INFRASTRUCTURE IS A BIG DEAL, AND THE USA IS IN A DEEPER HOLE THAN EVER. CAN TRUMP FILL IT?
Infrastructure needs fixing, from local towns to interstate highways!
Like the president, I have traveled the world and have noticed the sorry state of America's aging, sometimes potholed interstate highways, aged inadequate airports, ancient electrical systems, and obsolete water systems. Oxford Economics projects that world-wide spending for infrastructure will increase to $78 trillion between now and 2025. Much of that will be spent on new infrastructure by nations such as China, Saudi Arabia, UAE, Germany and Japan. The USA, just to "repair and keep up," will spend least $5 trillion. The U.S. government under President Trump thus far has been distracted by expending energy and money attacking administrative departments of government or increasing military posturing and spending. In the meantime, infrastructure has been on the back burner. Our government leadership has been slow, indeed negligent, about fulfilling campaign promises on new infrastructure.
A recent Time magazine article attempted to summarize some infrastructure needs. Reports from numerous "think tanks," both Republican- and Democrat-oriented, have brought up the urgent need for infrastructure spending. We counted over 30 recently published articles on infrastructure needs and problems in a quick review of the internet. This could be a true bi-partisan project. All sources say the needs are more widespread than current projections. Back in the "homeland" the need is driven home when places such as the small town of Las Vegas, New Mexico, run out of water only to find out that hundreds of leaks in its water system and its 70-year-old dam were making for a seasonal drought issue, a crisis. The dam that was supposed to hold water for city use was cracked and had been leaking for years, perhaps decades.
The town's water supply, highly dependent upon snowmelt in the nearby mountains and ancient water canals built over a hundred years ago, suddenly was inadequate. When snowfall is scant, water does not flow from the mountains. Thus in "dry" years the town faces water shortages. This means little water to support industry or build new homes. Car washes don't do well in towns like Las Vegas, because there is little water to spare. So a $10 million seasonal problem turned into a $110 million problem, including plans for a new reservoir, all in an effort to assure that the town would survive. Multiply this relatively small problem of old crumbling infrastructure nationally by thousands, and you see what our nation faces.
Another example is a long stretch on the interstate highway system from Indiana to New Mexico, which I recently drove. The first 400 miles is pockmarked with cracks, holes and otherwise poorly maintained highway. Hit a gaping concrete crack or hole going 70 mph, and you clearly are jolted into the reality of infrastructure needs in the USA.
Here are estimates of infrastructure needs in the USA, information sources from some of the best researchers in America:
- Electricity grid and systems...........$ 736,000,000,000 (Billion)
- Water & wastewater.......................$ 126,000,000,000 (Billion)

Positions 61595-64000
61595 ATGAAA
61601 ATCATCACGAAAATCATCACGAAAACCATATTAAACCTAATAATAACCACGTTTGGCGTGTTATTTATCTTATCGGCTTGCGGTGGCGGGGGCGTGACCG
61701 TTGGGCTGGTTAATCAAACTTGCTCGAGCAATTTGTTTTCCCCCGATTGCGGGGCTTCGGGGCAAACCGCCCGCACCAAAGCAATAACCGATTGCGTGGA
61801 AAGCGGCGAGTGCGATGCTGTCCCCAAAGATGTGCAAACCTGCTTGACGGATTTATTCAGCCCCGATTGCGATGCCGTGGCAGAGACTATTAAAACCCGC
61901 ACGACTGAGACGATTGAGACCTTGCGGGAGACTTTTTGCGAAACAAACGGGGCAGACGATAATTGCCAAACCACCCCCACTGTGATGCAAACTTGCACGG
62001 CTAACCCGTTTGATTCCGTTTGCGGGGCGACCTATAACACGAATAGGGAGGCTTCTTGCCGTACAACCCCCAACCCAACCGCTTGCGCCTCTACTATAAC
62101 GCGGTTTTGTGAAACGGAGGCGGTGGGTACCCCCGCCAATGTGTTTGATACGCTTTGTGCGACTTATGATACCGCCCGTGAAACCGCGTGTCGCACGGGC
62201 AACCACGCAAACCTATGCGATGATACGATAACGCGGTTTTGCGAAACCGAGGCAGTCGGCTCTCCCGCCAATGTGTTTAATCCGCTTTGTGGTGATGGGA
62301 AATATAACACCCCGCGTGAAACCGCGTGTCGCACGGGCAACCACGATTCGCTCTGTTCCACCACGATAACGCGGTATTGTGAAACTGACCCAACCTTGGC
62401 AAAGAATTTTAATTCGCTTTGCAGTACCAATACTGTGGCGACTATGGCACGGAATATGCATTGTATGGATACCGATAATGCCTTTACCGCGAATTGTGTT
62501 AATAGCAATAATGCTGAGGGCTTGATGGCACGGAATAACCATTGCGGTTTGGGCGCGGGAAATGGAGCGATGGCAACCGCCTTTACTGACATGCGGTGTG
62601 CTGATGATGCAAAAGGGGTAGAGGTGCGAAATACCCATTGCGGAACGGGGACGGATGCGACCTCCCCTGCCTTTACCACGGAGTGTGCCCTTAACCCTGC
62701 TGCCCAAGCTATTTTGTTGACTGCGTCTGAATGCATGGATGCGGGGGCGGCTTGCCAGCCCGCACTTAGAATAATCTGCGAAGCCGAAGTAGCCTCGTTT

- Railroads........................................$ 100,000,000,000 (Billion
- Airports..........................................$ 134,000,000,000 (Billion)
- Roads and bridges.........................$ 1,723,000,000,000. (Trillion)
- Ports and shipping.........................$ 30,000,000,000 (Billion)
- Schools...........................................$ 391,000,000,000 (Billion)
- Dams..............................................$ 21,000,000,000 (Billion)
- Levees and flood control................$ 80,000,000,000 (Billion)
- Public parks and recreation...........$ 238,000,000,000 (Billion)
- Hazardous and solid waste............$ 56,000,000,000 (Billion)
This list doesn't touch on the need for fiber optic systems and wireless systems throughout the nation to keep us technologically able to process data. We would think that a nation that largely invented digital data communications and the internet would have the best, the fastest internet in the world. But as I visit other nations, I observe that our internet systems often are slower than those in Hong Kong, Mongolia, India or the UAE.
Typical of America, we invest and develop wonderful ideas and systems and then give it away to other nations who often "tweak" our technology and then compete with us in global markets, using our own inventions. But in budget discussion, we have spent much of our fortune and treasure defending or fighting for other people around the globe while our own infrastructure ages and crumbles from lack of funds to keep it up. It seems that our enemies are content to "bleed" our nation as we see rotting infrastructure at home while we fight endless wars abroad. It is strange to me to see us building new highways and schools in Iraq, while our own schools and roads are suffering from lack of funds. Just the money that 20 of our cruse missiles cost, or the expense of building one of our giant bombs, could rebuild miles and miles of interstate highways or new bridges. We are told by economists that highways, bridges, communication systems and ports actually give an annual financial return to our economy of 10-30 percent. And we are letting this infrastructure crumble.